Is this offer from an independent sponsor fair?

Hi guys,

I've recently received an "offer" from an independent sponsor to join him in sourcing and execution on deals in the LMM space ($3m - $10m in EBITDA). Would be curious to hear all of your thoughts to see if this offer is fair, whether it makes sense for me to take it and if I'm missing anything. 

Some background info:

  • 1.5 years experience in M&A / Growth Equity in a small shop in a niche industry + 1 year experience in strategy @ startup. 
  • Since the start of the year, I've gone independent and am taking a career break. I have set up a small M&A advisory shop working on small equity raises and deal origination. I'm also putting in motion my own independent sponsor shop focused on building a portfolio of businesses in the micro PE range (<$2m in EBITDA)
  • He's an experienced PE investor with 20 years of experience  who can teach me the nuts and bolts of doing a PE deal. Most importantly teaching me how to do a deal as an IS. We also get along very well and he seems like he genuinely cares about my career development.  
  • He has a fairly good track record, for the three investments they have done over the last 5 years (which is quite low, admittedly), they should deliver 25%-30% IRRs on all their deals upon exit. Larger track record for realized investments is around the ~25% IRR mark.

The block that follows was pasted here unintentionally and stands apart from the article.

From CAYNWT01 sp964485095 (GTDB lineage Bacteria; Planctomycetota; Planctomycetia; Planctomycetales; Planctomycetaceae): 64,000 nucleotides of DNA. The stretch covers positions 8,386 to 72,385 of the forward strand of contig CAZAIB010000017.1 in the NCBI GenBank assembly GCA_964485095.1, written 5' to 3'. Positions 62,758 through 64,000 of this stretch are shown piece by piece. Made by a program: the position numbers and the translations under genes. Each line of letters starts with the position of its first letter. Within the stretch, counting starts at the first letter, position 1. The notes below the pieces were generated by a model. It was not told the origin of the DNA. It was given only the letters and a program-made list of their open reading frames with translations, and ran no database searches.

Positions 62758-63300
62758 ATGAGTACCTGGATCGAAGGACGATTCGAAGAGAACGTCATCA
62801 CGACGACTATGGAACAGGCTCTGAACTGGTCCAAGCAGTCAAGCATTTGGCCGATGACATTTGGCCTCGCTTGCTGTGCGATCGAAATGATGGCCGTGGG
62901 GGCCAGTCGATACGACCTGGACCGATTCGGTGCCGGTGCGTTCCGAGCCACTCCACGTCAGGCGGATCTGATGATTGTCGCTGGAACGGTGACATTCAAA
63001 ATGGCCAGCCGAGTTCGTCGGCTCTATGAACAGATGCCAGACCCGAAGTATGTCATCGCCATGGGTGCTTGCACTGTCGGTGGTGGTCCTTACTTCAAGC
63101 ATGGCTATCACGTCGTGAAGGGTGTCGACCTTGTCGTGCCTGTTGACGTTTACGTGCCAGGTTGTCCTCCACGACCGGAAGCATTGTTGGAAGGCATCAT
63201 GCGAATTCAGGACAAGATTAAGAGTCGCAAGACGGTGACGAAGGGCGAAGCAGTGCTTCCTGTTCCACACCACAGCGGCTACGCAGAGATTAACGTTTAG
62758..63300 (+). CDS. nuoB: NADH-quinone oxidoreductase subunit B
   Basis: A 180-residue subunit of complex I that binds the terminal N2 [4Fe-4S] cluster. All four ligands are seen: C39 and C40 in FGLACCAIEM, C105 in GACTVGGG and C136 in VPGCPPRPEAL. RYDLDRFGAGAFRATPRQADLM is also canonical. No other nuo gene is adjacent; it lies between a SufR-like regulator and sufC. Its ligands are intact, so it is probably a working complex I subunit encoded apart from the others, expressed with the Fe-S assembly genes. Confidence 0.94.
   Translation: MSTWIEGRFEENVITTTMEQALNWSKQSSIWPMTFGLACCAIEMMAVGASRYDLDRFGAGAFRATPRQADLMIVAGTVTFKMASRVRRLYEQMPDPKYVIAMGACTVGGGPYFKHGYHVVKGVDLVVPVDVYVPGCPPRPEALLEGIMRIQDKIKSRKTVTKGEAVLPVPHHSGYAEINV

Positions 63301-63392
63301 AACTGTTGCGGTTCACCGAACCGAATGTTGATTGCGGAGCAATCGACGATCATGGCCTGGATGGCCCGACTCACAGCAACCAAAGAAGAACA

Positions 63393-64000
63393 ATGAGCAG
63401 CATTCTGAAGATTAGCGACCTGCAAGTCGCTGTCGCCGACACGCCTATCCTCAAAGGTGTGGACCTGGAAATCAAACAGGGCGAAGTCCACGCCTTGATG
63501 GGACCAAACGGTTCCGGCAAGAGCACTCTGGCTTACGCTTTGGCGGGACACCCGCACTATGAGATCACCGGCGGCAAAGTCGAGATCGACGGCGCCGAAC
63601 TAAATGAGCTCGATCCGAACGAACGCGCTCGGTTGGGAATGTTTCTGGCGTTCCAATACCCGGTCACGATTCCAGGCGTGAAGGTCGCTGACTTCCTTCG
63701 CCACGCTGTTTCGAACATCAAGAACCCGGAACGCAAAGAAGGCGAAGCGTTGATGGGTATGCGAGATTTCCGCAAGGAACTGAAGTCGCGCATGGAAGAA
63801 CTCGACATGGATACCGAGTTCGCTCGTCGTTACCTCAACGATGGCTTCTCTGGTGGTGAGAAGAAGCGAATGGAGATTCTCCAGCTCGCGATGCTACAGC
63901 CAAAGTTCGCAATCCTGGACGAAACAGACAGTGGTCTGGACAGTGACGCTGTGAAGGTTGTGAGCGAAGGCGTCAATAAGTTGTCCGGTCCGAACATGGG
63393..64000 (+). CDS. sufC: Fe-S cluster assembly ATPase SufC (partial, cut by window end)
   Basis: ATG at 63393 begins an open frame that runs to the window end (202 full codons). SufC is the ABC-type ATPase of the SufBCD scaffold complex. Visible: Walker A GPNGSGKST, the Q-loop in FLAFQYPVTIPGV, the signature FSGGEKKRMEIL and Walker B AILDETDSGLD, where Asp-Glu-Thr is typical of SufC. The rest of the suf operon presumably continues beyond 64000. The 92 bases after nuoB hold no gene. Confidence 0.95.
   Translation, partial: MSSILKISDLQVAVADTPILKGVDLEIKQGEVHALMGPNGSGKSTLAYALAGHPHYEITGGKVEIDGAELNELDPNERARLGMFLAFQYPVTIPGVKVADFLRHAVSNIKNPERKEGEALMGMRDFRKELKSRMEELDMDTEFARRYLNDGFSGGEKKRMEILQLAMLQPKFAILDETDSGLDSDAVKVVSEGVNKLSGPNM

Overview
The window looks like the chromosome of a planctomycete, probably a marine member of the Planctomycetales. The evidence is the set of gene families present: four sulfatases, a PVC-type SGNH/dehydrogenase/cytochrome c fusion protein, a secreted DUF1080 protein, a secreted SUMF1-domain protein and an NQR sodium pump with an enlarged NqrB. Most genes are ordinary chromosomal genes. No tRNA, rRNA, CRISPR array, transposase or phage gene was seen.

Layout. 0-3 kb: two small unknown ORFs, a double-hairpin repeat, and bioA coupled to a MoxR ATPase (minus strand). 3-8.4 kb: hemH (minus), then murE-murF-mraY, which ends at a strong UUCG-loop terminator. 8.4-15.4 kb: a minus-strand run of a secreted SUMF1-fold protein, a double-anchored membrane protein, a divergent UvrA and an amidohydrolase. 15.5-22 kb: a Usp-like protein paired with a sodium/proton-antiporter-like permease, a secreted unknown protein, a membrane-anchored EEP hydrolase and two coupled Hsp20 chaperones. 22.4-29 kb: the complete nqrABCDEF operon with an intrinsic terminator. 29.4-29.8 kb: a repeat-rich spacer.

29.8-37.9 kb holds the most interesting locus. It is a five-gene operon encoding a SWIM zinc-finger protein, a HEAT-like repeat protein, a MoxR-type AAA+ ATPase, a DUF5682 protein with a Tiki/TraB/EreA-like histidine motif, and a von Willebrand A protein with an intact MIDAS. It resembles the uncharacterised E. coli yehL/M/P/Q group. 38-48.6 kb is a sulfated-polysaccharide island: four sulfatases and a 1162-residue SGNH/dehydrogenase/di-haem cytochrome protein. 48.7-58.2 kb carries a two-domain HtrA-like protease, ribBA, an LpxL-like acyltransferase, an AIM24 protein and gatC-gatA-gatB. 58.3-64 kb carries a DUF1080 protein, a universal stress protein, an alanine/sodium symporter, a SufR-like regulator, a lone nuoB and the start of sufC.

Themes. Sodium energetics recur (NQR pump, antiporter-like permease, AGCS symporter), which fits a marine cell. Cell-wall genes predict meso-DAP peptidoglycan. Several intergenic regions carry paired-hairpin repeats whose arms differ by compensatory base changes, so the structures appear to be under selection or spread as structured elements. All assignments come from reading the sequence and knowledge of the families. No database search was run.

• My aspiration is to eventually be able to tackle an IS deal in the LMM space by myself. I've taken steps to set up a shop to do this independently, but I realize that it wouldn't hurt to work under someones guidance who can teach me more. 
  • I'm inherently attracted to a higher risk/reward profile financially. I realize I am young, live modestly and have some savings behind me so I can take risks that others may not be able to. 

The "arrangement":

  • Source, originate and execute on deals within the $3m - $10m in EBITDA range. 
  • The arrangement is low salary / very high upside in the form of bonus / carry should a deal close. 
    • I'm being paid a base, although it is very low.  It is however enough to cover my living expenses and I do have some savings behind me. 
    • Sourcing fee between 1% - 2% of cheque invested depending on quality of introduction
    • Deal-by-deal carry depending on value add anywhere between 5%-20%